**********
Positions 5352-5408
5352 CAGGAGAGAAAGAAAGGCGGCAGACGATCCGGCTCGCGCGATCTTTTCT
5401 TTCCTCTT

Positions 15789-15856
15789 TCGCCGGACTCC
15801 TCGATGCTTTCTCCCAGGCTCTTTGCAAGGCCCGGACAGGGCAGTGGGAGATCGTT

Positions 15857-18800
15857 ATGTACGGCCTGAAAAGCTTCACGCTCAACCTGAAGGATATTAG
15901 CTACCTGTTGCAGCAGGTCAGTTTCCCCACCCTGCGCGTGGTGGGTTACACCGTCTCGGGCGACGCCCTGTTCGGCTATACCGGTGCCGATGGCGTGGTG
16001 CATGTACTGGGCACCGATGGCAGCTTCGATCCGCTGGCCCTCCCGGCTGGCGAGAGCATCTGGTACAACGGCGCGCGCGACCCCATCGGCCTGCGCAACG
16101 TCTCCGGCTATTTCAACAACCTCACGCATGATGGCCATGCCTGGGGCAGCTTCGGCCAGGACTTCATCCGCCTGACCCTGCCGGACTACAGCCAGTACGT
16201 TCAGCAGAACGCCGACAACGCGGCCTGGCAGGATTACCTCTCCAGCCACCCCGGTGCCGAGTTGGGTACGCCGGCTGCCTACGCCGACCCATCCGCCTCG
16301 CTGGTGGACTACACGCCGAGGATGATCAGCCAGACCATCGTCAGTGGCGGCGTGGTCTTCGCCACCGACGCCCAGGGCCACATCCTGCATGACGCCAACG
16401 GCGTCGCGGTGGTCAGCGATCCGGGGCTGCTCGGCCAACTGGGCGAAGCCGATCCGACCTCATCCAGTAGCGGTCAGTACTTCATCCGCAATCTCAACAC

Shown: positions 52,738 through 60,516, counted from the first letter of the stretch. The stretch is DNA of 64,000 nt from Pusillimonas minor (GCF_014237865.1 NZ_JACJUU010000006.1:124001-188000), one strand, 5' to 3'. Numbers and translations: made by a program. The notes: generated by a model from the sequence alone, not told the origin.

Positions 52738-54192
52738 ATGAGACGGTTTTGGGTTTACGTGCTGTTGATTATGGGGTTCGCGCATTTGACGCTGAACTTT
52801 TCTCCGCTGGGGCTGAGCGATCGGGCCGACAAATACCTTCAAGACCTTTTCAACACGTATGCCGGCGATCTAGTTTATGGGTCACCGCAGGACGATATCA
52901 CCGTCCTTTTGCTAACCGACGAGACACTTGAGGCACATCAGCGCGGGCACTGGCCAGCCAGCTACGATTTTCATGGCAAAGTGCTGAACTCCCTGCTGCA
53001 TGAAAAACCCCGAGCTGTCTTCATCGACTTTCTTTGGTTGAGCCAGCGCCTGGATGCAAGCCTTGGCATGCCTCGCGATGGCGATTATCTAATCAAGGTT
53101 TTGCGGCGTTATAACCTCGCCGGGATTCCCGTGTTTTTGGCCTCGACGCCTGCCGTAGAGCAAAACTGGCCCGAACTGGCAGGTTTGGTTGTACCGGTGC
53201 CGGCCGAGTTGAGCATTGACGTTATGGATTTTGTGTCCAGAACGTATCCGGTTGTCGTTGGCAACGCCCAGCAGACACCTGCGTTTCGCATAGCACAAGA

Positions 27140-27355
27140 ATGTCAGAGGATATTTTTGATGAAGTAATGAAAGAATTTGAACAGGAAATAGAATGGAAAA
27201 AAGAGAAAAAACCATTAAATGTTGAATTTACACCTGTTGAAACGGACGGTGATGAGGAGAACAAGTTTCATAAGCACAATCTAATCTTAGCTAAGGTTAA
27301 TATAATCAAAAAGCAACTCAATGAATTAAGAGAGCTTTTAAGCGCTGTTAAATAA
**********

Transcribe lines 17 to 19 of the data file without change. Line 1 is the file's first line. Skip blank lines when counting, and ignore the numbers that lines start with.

52738 ATGAGACGGTTTTGGGTTTACGTGCTGTTGATTATGGGGTTCGCGCATTTGACGCTGAACTTT
52801 TCTCCGCTGGGGCTGAGCGATCGGGCCGACAAATACCTTCAAGACCTTTTCAACACGTATGCCGGCGATCTAGTTTATGGGTCACCGCAGGACGATATCA
52901 CCGTCCTTTTGCTAACCGACGAGACACTTGAGGCACATCAGCGCGGGCACTGGCCAGCCAGCTACGATTTTCATGGCAAAGTGCTGAACTCCCTGCTGCA